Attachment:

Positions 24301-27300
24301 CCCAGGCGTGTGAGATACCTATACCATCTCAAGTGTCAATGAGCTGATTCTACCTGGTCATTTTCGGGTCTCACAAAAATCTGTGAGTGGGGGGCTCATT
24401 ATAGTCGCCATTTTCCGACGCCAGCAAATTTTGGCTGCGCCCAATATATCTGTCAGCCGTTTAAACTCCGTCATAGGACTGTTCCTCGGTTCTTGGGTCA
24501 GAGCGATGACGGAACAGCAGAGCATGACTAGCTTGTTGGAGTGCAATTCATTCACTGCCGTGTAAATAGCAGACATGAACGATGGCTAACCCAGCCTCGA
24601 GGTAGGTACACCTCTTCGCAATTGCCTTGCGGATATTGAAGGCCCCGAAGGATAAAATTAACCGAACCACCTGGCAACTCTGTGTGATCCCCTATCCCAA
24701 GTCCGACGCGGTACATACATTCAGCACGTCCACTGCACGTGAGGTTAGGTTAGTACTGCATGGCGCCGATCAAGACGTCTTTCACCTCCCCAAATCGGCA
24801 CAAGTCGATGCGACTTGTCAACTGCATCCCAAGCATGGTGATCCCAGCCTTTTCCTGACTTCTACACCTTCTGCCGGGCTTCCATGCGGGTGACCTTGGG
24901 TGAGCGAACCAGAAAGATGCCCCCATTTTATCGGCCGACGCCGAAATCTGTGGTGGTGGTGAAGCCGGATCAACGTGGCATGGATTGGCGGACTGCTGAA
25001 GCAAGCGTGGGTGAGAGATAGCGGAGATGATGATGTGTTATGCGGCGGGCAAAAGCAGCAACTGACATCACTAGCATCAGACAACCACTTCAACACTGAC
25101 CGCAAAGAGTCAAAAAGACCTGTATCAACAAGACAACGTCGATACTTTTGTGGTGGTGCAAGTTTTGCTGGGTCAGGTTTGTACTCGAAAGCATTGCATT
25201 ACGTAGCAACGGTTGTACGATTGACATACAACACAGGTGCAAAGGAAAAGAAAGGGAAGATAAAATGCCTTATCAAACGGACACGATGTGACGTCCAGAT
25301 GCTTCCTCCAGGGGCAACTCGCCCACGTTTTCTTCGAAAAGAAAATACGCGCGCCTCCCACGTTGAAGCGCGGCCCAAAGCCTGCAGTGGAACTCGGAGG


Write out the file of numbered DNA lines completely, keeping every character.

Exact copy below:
Positions 24301-27300
24301 CCCAGGCGTGTGAGATACCTATACCATCTCAAGTGTCAATGAGCTGATTCTACCTGGTCATTTTCGGGTCTCACAAAAATCTGTGAGTGGGGGGCTCATT
24401 ATAGTCGCCATTTTCCGACGCCAGCAAATTTTGGCTGCGCCCAATATATCTGTCAGCCGTTTAAACTCCGTCATAGGACTGTTCCTCGGTTCTTGGGTCA
24501 GAGCGATGACGGAACAGCAGAGCATGACTAGCTTGTTGGAGTGCAATTCATTCACTGCCGTGTAAATAGCAGACATGAACGATGGCTAACCCAGCCTCGA
24601 GGTAGGTACACCTCTTCGCAATTGCCTTGCGGATATTGAAGGCCCCGAAGGATAAAATTAACCGAACCACCTGGCAACTCTGTGTGATCCCCTATCCCAA
24701 GTCCGACGCGGTACATACATTCAGCACGTCCACTGCACGTGAGGTTAGGTTAGTACTGCATGGCGCCGATCAAGACGTCTTTCACCTCCCCAAATCGGCA
24801 CAAGTCGATGCGACTTGTCAACTGCATCCCAAGCATGGTGATCCCAGCCTTTTCCTGACTTCTACACCTTCTGCCGGGCTTCCATGCGGGTGACCTTGGG
24901 TGAGCGAACCAGAAAGATGCCCCCATTTTATCGGCCGACGCCGAAATCTGTGGTGGTGGTGAAGCCGGATCAACGTGGCATGGATTGGCGGACTGCTGAA
25001 GCAAGCGTGGGTGAGAGATAGCGGAGATGATGATGTGTTATGCGGCGGGCAAAAGCAGCAACTGACATCACTAGCATCAGACAACCACTTCAACACTGAC
25101 CGCAAAGAGTCAAAAAGACCTGTATCAACAAGACAACGTCGATACTTTTGTGGTGGTGCAAGTTTTGCTGGGTCAGGTTTGTACTCGAAAGCATTGCATT
25201 ACGTAGCAACGGTTGTACGATTGACATACAACACAGGTGCAAAGGAAAAGAAAGGGAAGATAAAATGCCTTATCAAACGGACACGATGTGACGTCCAGAT
25301 GCTTCCTCCAGGGGCAACTCGCCCACGTTTTCTTCGAAAAGAAAATACGCGCGCCTCCCACGTTGAAGCGCGGCCCAAAGCCTGCAGTGGAACTCGGAGG